It’s a delicate balance of course. When my grandmother passed away, she had specific pieces of her jewelry slated for each of her granddaughters. Once those pieces were distributed, there was a pile left of what we assumed was mostly costume jewelry, because the remaining pieces weren’t mentioned in the will. We piled it in the center of the dining room table, and my aunt (her daughter), my female cousins, and my sister and mother took turns picking out pieces that we thought were interesting.

    My mom picked out one piece, a smallish pin, that she’d wear on occasion. A friend of hers saw it and asked where she’d gotten it, and then encouraged her to have it appraised. It turned out to be an actual piece of fine Art Deco jewelry, not costume jewelry, and was appraised for thousands.

    That type of find is going to be few and far between. The question is how much time one is willing to invest to find out.

  7. Kathy says:

    One, I’d have an antiques dealer look at the old junk, just in case. People tend not to know what old stuff is worth, or even whether it’s junk at all.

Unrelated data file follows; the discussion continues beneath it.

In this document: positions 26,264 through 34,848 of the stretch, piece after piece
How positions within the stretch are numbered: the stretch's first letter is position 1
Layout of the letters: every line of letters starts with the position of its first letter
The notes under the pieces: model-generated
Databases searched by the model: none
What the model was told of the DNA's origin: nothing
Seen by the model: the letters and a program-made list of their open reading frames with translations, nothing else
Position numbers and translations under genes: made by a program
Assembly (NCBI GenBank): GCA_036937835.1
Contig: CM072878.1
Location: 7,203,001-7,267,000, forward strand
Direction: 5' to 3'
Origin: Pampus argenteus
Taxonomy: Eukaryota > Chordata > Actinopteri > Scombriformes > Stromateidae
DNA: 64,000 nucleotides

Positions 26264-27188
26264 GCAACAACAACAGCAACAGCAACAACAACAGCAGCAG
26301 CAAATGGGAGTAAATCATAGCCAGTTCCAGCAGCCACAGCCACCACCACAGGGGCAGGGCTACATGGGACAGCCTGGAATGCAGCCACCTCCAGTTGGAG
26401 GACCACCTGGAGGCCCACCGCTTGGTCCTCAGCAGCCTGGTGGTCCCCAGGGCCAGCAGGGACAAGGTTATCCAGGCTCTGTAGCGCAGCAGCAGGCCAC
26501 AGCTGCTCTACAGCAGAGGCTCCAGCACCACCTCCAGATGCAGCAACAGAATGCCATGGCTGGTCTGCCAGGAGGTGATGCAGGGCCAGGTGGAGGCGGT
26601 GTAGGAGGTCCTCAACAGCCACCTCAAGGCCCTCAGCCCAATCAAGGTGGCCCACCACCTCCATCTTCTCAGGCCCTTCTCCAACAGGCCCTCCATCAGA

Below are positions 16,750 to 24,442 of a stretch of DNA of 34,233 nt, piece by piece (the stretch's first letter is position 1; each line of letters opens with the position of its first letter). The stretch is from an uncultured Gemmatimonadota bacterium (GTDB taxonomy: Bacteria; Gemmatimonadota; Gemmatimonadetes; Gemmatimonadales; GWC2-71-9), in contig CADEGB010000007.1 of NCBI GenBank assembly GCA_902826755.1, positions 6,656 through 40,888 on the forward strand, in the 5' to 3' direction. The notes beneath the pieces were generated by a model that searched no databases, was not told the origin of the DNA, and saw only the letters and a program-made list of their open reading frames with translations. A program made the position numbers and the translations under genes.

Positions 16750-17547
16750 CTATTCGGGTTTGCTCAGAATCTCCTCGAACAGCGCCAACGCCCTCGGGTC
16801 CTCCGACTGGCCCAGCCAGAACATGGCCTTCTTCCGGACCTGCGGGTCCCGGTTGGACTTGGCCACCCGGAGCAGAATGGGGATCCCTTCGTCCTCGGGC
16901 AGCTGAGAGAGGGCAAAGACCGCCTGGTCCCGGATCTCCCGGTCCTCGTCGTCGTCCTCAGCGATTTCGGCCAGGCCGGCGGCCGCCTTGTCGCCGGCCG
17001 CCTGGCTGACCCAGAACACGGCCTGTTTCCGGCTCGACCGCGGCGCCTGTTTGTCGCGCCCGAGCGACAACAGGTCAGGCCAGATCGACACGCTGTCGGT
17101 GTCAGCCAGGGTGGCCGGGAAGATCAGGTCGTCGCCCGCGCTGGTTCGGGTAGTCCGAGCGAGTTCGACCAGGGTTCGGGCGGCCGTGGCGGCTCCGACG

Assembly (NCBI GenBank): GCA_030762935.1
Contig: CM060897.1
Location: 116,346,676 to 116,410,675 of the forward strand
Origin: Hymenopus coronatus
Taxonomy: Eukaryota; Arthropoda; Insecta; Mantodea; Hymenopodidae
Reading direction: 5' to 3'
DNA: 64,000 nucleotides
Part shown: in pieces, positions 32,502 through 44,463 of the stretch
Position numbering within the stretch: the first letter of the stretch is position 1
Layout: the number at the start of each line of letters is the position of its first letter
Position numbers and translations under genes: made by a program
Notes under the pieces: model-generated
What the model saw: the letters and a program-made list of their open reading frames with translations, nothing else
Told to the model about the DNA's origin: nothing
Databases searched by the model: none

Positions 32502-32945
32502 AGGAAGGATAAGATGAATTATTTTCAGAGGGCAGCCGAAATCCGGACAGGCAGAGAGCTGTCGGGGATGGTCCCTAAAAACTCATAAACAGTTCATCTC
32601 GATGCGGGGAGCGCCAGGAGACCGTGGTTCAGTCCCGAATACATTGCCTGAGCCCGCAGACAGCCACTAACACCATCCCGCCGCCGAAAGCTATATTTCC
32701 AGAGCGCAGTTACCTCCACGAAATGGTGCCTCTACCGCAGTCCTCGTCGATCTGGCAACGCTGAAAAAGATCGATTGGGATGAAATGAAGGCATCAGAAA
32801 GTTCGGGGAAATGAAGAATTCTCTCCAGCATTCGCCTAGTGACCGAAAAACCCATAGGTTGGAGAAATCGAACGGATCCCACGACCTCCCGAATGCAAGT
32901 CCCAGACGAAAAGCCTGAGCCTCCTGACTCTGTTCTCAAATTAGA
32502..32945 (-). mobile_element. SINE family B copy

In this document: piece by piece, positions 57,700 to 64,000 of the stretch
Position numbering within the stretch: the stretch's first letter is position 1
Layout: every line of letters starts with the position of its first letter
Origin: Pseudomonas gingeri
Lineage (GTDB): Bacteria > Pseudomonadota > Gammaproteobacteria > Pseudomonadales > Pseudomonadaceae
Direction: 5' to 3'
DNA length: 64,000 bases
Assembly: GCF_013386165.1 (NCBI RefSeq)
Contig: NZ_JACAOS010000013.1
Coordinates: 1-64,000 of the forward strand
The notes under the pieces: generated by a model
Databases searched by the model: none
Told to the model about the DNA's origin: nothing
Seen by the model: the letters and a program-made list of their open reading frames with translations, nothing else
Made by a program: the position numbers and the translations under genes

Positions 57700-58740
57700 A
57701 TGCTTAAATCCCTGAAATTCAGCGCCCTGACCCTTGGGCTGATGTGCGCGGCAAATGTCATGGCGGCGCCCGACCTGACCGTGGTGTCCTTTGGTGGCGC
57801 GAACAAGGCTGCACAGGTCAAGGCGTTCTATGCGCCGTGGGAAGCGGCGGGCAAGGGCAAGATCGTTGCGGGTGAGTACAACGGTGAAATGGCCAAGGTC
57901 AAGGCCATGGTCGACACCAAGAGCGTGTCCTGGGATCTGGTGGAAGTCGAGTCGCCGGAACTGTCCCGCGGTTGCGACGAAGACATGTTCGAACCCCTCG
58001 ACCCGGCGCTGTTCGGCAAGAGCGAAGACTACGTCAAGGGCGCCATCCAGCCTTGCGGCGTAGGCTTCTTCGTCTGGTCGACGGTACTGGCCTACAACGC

Two, let others look at some of the junk and see if they find something they like or want. I have three old plastic bowls, two are burned and scarred in spots, which I find invaluable for holding chopped vegetables and meat when I cook. they’re narrow at the bottom, and widen to wider than a dinner plate at the top, with nice depth. they’re also good for holding snacks now and then. I think they’re like over forty years old.

    They’re junk, I don’t expect anyone else would want them, but I’m not throwing them away.

  8. grumpy realist says:

    One of the reasons that “rare issues of old comics” and “rare issues of old SF magazines” are rare is because the publishers inadvertently invented biodegradability, with the logical result. As Arthur C. Clarke said in his autobiography about not mourning the loss of his childhood SF magazine collection: “if the magazines didn’t instantaneously disintegrate into a handful of fluff upon being picked up, you would be at risk for instant tetanus from the rusty staples.”

  9. Just nutha ignint cracker says:

    @MarkedMan: In the case of Belleek, it’s was. My mom decided to collect Belleek tea sets. When she passed away, the company that cleared out her apartment at the retirement center she was living at told me that there was sooooooo much Belleek in Seattle that only Red and Black label (mark) Belleek had much collector value. Even so, two or three of the sets were unique enough that the company found customers for them. None of my cousin’s children wanted any of it. Too fragile to ship cross country (the girls live in Alexandria,VA now).